Recently I listened to an interview with Elizabeth Gilbert on the podcast On Being. Gilbert, you may recall, was the author of the book Eat, Pray, Love. In this interview, however, she and the host, Krista Tippett, were not talking about traveling the world, but about creativity. Gilbert said that her mother had bequeathed her two valuable items when it comes to developing work habits: The List and The Kitchen Timer. I immediately thought: Well, that’s time and task practicing in a nutshell.

For most of my life, I have stubbornly hung on to my belief of the superiority of task practice. We (“we” meaning both students and I) should practice through all of our assignments for the day: Scales and arpeggios. Check. Sight-reading. Check. Bach: metronome. Haydn: hands separately. Copland: memorize. Check. Check. Check. In other words, daily practicing was simply a list of tasks to work through, one item at a time.

I still love a list and probably always will. There is nothing like getting to the bottom of the list of practice tasks, or gardening tasks, or household chores and thinking: Woo-hoo! I am DONE.

But lately some of my best practicing has been due to the old Kitchen Timer. Take, for example, the garage.

Matt and I bought our house thirteen years ago. Prior to that point, we could claim eight different addresses in ten years of marriage. We had lived in a series of one-bedroom apartments, including a tiny one on Beacon Hill in Boston that was 350 square feet on a good day. That was minimalist living at its very essence: when something came in, something had to go out.

Although our current house is small by American standards, we have both a basement and a garage, which means that when faced with the dilemma of: “What do we do with this?” we have an easy answer: “Ah! Just put it in the garage.”

As a result, we had thirteen years of forgotten items in the garage. We also had a few important things like two bikes and a number of gardening tools, most of which have become buried under the thirteen years of debris. It was past time, I decided, to clean out the garage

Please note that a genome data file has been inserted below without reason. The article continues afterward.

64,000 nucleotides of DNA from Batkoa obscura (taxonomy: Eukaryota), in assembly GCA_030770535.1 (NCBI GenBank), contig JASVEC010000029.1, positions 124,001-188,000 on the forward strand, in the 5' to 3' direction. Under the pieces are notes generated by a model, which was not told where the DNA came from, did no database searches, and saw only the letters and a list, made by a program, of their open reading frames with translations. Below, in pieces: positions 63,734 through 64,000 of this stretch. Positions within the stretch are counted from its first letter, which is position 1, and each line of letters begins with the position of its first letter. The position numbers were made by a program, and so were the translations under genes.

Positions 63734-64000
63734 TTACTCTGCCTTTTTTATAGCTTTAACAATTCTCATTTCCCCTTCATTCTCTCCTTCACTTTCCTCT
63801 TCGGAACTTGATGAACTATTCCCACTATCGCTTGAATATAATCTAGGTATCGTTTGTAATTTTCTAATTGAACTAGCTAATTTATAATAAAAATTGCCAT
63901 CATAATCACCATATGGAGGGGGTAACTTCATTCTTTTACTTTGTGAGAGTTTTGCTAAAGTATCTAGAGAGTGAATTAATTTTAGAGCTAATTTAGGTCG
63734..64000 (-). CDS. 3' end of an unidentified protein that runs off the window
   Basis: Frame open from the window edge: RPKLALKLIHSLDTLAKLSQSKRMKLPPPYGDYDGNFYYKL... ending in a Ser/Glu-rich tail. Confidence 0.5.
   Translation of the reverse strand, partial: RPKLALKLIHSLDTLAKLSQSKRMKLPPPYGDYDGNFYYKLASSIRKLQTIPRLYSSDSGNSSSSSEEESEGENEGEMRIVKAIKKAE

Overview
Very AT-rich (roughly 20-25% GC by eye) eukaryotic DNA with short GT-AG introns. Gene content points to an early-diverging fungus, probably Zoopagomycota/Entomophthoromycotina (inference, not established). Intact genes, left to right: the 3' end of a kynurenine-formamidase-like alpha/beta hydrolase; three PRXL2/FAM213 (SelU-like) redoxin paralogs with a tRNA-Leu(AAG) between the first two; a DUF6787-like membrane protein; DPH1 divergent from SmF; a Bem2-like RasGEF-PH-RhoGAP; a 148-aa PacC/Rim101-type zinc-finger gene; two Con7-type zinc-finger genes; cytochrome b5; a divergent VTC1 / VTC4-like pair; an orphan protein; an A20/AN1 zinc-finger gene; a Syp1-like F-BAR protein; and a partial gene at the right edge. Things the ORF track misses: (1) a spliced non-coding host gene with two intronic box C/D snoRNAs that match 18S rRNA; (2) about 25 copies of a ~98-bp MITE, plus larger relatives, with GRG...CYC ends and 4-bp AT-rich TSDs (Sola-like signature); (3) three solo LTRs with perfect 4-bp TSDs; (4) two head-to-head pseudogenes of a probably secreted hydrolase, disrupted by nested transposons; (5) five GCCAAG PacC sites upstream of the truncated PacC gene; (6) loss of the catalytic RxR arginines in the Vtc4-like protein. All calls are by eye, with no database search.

I. Hate. Cleaning. Out. The. Garage.

It’s really dirty. There are spiders and evidence of mice. There are leaves and birdseed everywhere. I can’t identify half of what is in there and every item requires multiple decisions: Keep? Toss? Put where?

I. Hate. Cleaning. Out. The. Garage.

Hence The Kitchen Timer. On multiple occasions in the last few weeks I have managed to convince myself to spend five (or sometimes even an ambitious 10!) minutes in the garage. I have made so much progress that last night I was able to wipe down the tool table, a surface I have not seen in, well, thirteen years.

When I think I can’t spare or face even five minutes, sometimes I tell myself: Two items, Amy. Do something with TWO items. Which is, if you think about it, a kind of variation on The List.

Back at the piano, I’ve turned to the Kitchen Timer more and more often this summer, both in teaching and in my own practicing. “OK, let’s work on this passage for exactly three minutes,” I’ll tell a student and flip over my trusty egg timer. Three minutes is like nothing, I can hear the kid thinking. My teacher is crazy to think this will make a difference, but of course, I know three minutes is a long, longtime to work on a single passage. We can fix almost anything in three good minutes. And we do, one three-minute chunk at a time.

It might be a form of magical thinking, but such tricks work. In the garage (Come on. Five minutes, Amy). On the piano bench (OK, twenty minutes with the concerto you have to learn for that gig next winter.). At the computer (Write SOMETHING for ten minutes. Anything. A letter. An email. A sentence. A haiku.).

So which is it? Time or Task Practicing? The List or the Kitchen Timer?

Both. Just ask Elizabeth Gilbert’s mother.